Slanderers Don’t Typically Ask Your Forgiveness

When we stopped at the local diner to grab a quick lunch, we weren’t expecting to witness a prisoner being set free. We had no idea that we’d see repentance.

We weren’t expecting humility to show up over chips and salsa.

We’ve all experienced it: the destructive force of gossip. Slander knows no bounds. It can ruin reputations, destroy public trust, and rob the good name of a man of integrity. Those who hold leadership positions are understandably prone to public scrutiny and should be held accountable for misconduct. But what about those who are faithful, trustworthy servants who endure the diabolical smearing of their reputation because of a few well-placed innuendoes and false reports that twist public perception?

No matter how well you’ve lived your life, the sad truth is that you may never be able to recover the favorable regard of those who’ve been influenced by the slander monster. 

Thankfully, as Christians, we don’t live for the praise of man. But we also should strive to live in such a way that our credibility as a witness for Christ isn’t impaired. However, when slander is let loose, there isn’t a lot we can do about it. We entrust ourselves, our reputation and our future to the one who is faithful and just.

If God allows our character to be maligned, we trust that He has good purpose in it. 

For me and my husband, today was a first.

A former church member of ours was sitting across the room from us at a table by himself. My husband knew that this man was one of a group that stirred up dissension in our church more than a decade before. But as my husband is always faithful to do, he demonstrated lovingkindness to one who may view my husband as his “enemy.” My husband left our table to go over and greet the man and spent time asking about his family.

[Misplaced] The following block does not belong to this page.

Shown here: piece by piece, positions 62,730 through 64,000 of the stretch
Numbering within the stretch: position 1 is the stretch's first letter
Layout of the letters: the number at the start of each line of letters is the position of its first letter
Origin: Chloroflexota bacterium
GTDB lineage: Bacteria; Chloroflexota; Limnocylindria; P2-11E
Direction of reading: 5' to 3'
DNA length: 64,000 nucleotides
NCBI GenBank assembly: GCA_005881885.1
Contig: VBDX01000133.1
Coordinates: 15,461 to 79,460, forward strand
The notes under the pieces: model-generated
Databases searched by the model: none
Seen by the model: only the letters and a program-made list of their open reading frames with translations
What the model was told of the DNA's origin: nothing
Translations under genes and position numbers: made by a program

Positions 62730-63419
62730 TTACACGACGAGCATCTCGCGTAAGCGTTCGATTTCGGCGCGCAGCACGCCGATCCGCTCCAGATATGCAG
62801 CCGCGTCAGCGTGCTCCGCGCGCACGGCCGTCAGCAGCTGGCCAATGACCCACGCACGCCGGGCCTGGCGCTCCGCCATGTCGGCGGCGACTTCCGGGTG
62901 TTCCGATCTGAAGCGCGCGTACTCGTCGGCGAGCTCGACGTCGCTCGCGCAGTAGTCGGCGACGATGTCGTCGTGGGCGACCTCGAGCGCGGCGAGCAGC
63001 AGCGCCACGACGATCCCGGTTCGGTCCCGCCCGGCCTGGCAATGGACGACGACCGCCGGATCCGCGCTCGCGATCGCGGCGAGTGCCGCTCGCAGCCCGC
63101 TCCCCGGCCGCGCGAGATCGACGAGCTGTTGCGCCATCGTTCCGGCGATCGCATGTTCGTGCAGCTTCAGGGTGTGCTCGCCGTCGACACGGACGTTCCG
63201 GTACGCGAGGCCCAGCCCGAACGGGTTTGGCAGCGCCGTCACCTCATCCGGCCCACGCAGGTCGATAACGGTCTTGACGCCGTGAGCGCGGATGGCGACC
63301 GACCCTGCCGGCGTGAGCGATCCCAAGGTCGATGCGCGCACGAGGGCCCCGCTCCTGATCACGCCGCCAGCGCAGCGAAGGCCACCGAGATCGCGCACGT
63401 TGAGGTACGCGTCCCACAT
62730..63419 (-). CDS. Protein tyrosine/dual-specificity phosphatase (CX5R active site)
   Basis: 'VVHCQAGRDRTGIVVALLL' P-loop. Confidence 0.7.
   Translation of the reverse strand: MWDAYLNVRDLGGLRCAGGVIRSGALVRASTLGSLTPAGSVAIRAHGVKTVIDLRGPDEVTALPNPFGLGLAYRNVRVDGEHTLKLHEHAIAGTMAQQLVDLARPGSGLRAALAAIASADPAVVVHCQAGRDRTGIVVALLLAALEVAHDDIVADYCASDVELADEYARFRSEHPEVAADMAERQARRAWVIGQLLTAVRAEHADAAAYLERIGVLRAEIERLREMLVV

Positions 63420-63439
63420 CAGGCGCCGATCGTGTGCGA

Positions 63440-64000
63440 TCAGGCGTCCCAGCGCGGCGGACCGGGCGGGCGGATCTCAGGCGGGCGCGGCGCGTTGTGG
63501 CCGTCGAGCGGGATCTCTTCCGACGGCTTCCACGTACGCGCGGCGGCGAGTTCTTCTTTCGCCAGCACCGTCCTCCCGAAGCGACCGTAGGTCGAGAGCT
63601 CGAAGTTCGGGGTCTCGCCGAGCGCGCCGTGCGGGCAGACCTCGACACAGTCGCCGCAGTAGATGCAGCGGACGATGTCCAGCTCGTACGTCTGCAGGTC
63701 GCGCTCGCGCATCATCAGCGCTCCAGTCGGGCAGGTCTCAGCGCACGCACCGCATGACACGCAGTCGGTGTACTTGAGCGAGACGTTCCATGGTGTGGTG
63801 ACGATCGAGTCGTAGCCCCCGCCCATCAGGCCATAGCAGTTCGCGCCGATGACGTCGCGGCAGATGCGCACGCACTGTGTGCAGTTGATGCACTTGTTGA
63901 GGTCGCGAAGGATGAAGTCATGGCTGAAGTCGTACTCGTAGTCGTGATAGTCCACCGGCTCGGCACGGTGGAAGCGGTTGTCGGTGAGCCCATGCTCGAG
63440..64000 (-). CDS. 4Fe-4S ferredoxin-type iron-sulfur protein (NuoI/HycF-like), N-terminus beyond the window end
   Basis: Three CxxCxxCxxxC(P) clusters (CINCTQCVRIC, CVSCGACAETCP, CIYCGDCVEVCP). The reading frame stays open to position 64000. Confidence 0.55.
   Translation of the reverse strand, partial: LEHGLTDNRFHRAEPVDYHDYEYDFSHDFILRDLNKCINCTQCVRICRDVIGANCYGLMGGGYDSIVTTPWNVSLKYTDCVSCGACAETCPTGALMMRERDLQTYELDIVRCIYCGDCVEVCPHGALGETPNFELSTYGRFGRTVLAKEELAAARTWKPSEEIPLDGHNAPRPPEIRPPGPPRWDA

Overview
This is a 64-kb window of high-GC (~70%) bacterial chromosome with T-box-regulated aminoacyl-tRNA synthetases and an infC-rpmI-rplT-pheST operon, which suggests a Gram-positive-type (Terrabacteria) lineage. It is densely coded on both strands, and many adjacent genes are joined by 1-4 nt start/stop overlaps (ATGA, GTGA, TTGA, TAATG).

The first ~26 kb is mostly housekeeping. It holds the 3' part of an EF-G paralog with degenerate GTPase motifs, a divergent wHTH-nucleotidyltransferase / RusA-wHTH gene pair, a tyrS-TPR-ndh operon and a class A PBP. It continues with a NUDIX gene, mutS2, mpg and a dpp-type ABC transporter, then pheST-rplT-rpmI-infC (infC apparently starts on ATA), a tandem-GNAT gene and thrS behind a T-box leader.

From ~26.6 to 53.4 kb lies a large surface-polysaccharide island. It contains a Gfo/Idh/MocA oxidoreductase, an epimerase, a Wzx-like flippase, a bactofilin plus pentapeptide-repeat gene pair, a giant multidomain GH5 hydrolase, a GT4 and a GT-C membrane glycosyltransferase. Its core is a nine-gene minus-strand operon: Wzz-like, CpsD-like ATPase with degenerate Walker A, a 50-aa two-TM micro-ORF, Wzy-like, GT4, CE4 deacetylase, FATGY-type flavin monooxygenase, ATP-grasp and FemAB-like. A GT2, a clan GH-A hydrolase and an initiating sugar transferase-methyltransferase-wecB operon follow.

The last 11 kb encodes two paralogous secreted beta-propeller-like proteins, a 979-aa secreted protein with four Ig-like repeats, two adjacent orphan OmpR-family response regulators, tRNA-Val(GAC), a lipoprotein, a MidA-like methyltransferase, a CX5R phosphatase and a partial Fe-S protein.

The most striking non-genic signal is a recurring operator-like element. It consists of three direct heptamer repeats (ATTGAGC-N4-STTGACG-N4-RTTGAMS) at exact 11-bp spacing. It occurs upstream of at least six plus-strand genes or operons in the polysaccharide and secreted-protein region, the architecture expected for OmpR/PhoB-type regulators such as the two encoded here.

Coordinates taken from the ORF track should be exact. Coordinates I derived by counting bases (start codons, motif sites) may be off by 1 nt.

As I’ve seen him do so many times throughout our lives, my husband extended grace to one who has participated in harming him.

After spending several moments with him, my husband returned to our table and when our lunch came, we quietly prayed for the man before eating our lunch. We were almost finished when the man made his way over to our table. He pulled up a nearby seat and we could tell he was struggling to share something deeply personal. His eyes started brimming with tears.

In brokenness he confessed to my husband that he had used his tongue in a destructive way and several years ago had spoken against my husband. He asked his forgiveness as we both stood to embrace him.

We watched as the shackles of bitterness dropped.

We were all weeping as the man walked away.

We didn’t ask for details, we don’t need those. We endured a dark and painful season during that time of our lives, but we trust that God will continue to produce fruit from those years of faithful service. Today’s conversation was evidence of God’s power to bring the slanderer to repentance. That is the work of the gospel, and that fruit was worth our pain.

Have you used your tongue to damage a brother or sister?

Have you asked their forgiveness?

Don’t wait, do it today.

[box]“Let no corrupting talk come out of your mouths, but only such as is good for building up, as fits the occasion, that it may give grace to those who hear.” (Ephesians 4:29)[/box]

Image courtesy of David Castillo Dominici/


  • Julie Musil

    What a story. I love how your husband stepped out first and made the effort. He’s living out what I’ve been learning about kindness.

    My tongue…oh, my tongue…has let loose all too often. I’ve apologized to people all too often, and I’ve apologized to God. The beautiful thing is, I’m becoming more refined. It’s a learning process for me. Last night I was about to fire off a text that I shouldn’t, and thankfully I paused. That pause was all I needed to pray about it and soften my approach.

  • Ronda

    Thank you for sharing, Kim. Enduring gossip and slander can be tough! But, when we give it to God, and sincerely pray for those who cause the heartache, God will work in them, and in us. Love you.